LONDON — British luxury retailer Matchesfashion has been hit hard by COVID-19 and Brexit, its Companies House filings revealed — and the company warned that if things worsen, it could breach its covenants.
The company saw a 9 percent decline in revenues to 392.1 million pounds, or $536.6 million, for the year ended Jan. 31, 2021. Losses in the period widened to 36.6 million pounds from 5.9 million pounds.
Adjusted earnings before interest, taxes, depreciation and amortization totaled a loss of 23.5 million pounds, or $32.16 million, compared with EBITDA of 4.5 million pounds in the previous year.
While its competitors such as Farfetch and Mytheresa saw revenues surge last year as shoppers shifted online during lockdowns, Matchesfashion said waves of lockdown throughout 2020 led to lower demand for apparel associated with events and social gatherings. For example, occasion wear and vacation wear account for about 30 percent of sales in a normal year. The company’s total wedding edit in 2020 was about half what it was in 2019.
Supply was also delayed due to receiving products later than usual as brands were impacted by supply chain disruptions, which led to a narrower full-price selling window, causing Matchesfashion to sell at hugely discounted prices at the end of the season.
But Matchesfashion said it took action to reduce the level of finished goods available for resale and to target a higher level of in-year sell-through. Inventory levels at the end of the period were reduced to 79.6 million pounds from 144.2 million pounds, and sell-through rates increased 3 percent to 93 percent for the spring 2020 season, and were up 6 percent to 81 percent for the fall 2020 season.
Brexit impacted the way that the business operates with its customers and suppliers as well. Matchesfashion said around 70 percent of the goods sold by the business are of EU origin, with many of the non-EU origin goods also shipped from Europe to its single distribution center in the U.K., which caused additional custom checks and transit procedures. Brexit has also led to additional taxes and duties being payable on exports of merchandise to EU customers.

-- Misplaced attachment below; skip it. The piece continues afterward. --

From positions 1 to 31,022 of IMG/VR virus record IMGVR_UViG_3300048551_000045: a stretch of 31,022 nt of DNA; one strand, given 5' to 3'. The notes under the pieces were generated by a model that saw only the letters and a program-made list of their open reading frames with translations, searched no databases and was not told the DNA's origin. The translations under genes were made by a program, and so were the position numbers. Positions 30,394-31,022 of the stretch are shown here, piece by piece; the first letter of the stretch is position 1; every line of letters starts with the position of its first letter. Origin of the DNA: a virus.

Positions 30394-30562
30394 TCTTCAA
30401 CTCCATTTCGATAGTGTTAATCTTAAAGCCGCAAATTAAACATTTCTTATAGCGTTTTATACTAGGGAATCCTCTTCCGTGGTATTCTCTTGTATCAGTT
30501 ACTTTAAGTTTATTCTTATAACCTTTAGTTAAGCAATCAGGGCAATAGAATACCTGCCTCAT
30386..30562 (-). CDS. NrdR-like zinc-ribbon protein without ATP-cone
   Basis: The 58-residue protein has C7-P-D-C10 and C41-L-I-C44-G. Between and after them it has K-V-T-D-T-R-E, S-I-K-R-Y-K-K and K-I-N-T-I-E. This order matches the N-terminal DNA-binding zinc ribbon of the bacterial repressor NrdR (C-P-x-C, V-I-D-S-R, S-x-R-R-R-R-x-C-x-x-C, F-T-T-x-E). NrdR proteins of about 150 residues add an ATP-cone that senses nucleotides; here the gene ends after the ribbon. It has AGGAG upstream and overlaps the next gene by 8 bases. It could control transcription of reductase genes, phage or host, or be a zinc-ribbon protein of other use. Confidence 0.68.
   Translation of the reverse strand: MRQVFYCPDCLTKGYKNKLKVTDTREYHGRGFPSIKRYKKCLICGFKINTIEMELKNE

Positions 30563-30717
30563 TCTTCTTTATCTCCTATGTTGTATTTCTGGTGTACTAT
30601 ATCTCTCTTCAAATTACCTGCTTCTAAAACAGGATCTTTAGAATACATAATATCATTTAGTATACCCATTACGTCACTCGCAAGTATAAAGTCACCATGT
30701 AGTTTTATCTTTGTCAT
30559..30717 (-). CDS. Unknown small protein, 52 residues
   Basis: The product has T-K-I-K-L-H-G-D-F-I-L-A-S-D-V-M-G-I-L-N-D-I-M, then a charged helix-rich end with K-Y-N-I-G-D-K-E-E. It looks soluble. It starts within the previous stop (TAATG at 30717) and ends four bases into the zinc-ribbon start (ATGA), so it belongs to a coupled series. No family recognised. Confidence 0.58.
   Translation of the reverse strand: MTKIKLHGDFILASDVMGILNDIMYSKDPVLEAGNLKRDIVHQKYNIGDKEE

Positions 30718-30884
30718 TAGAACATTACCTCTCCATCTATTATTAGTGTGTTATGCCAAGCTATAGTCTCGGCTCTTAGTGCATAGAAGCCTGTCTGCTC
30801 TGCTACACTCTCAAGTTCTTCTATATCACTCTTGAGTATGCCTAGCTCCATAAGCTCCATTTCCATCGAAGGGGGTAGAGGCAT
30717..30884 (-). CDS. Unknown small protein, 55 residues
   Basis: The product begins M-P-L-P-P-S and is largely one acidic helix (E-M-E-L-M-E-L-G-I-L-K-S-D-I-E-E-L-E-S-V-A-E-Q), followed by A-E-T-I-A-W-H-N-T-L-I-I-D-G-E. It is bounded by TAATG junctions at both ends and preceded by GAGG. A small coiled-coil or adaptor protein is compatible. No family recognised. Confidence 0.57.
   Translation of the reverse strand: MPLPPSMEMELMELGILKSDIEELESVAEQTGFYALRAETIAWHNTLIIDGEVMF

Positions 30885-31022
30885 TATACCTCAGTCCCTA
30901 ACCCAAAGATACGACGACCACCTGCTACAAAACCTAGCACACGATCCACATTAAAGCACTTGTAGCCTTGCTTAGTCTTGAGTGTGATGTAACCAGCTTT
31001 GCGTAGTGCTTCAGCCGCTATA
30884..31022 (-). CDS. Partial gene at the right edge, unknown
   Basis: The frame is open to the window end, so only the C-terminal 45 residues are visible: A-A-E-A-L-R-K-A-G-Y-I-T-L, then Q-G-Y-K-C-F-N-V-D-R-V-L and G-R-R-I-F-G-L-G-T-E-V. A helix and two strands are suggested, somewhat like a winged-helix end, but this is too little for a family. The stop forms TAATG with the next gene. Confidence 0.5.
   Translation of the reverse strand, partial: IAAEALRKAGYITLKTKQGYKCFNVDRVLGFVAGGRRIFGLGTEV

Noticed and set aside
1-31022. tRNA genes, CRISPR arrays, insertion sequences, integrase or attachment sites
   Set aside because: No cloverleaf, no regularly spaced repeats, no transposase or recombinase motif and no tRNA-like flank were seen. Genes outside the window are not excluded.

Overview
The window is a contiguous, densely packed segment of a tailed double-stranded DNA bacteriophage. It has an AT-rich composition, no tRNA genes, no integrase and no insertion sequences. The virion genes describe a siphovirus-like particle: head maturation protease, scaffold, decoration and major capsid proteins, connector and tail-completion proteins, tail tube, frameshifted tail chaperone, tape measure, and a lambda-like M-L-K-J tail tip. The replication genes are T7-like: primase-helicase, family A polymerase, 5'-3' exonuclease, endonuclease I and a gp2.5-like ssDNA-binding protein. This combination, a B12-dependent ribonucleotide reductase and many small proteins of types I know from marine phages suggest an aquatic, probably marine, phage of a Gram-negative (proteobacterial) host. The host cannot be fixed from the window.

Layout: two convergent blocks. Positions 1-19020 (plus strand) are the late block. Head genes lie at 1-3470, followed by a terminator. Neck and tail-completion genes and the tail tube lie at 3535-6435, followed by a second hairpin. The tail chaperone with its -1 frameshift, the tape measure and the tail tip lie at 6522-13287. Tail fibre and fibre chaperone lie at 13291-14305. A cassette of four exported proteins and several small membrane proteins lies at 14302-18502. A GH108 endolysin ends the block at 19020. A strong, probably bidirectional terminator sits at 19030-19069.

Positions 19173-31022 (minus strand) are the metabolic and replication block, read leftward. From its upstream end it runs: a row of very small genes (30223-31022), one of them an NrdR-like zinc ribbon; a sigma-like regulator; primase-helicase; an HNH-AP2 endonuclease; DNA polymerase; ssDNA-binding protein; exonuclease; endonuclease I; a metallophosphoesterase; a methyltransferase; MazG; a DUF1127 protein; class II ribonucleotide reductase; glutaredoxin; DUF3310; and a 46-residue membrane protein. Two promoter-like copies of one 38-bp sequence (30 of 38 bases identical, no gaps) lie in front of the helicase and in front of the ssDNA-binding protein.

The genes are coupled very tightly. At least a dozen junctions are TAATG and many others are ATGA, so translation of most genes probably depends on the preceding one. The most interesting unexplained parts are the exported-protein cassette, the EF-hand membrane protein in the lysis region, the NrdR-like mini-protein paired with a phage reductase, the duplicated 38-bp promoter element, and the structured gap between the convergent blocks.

Following the wider losses, Matchesfashion went through a series of management shake-ups. In September, Printemps chief executive officer Paolo de Cesare succeeded Ajay Kavan, who made a surprise exit from Matchesfashion in March after just 12 months on the job, as CEO. Natalie Kingham left Matchesfashion in July after more than a decade and only seven months after her promotion in December 2020 to the newly created role of global fashion officer. She reported to Elizabeth von der Goltz, who joined the company as chief commercial officer last February from Net-a-porter.
The filings also revealed that a total of 225 employees were furloughed during the pandemic.
As society begins a slow return to some form of normality, Matchesfashion said it has been adjusting inventory levels and the number of brands it retails, actions that are starting to help it return to a full-price model. The initial results of the fall 2021 season have been encouraging, showing strong double-digit growth, and a significant increase in full-price selling.
It added that its owner, Apax Partners, remains confident about the potential of the company, and committed new funds to the business earlier this year. Matchesfashion raised 45 million pounds from Apax last year to help pay brands and creditors as well as fund operating expenses. In February 2021, it received 40 million pounds of new funding from loans “by an indirect parent and subsequent investment in equity into the group” to fuel future growth.
Looking ahead, Matchesfashion projects that there might be “a severe but plausible downside case” with an assumed average reduction in sales receipts for the period from June 1, 2021, to Jan. 31, 2022, of 10 percent, and a 9 percent reduction in customer demand for the year ended Jan. 31, 2023.
If that actually happens, Matchesfashion said it is at risk of breaching its banking covenants in January 2022.
The filings said, “based on the base case and downside case, financial projections management do not currently expect the borrowing group to achieve compliance with the covenant at January 31, 2022.”
It added that the management has a number of options to address this, including, with the support of the group’s investors, to renegotiate a waiver with lenders, or for the covenant breach to be corrected through the issuance of new equity as permitted under the terms of the senior facilities agreement.
“Whilst management are confident a resolution will be found, in the event that one is not found prior to the end of May 2022, when the first post-waiver covenant would be reported on, then non-compliance would be a default event under the senior facilities agreement and lenders constituting the majority would have the right to take positive steps to recover amounts owing to them should the loan remain unpaid,” the filings added.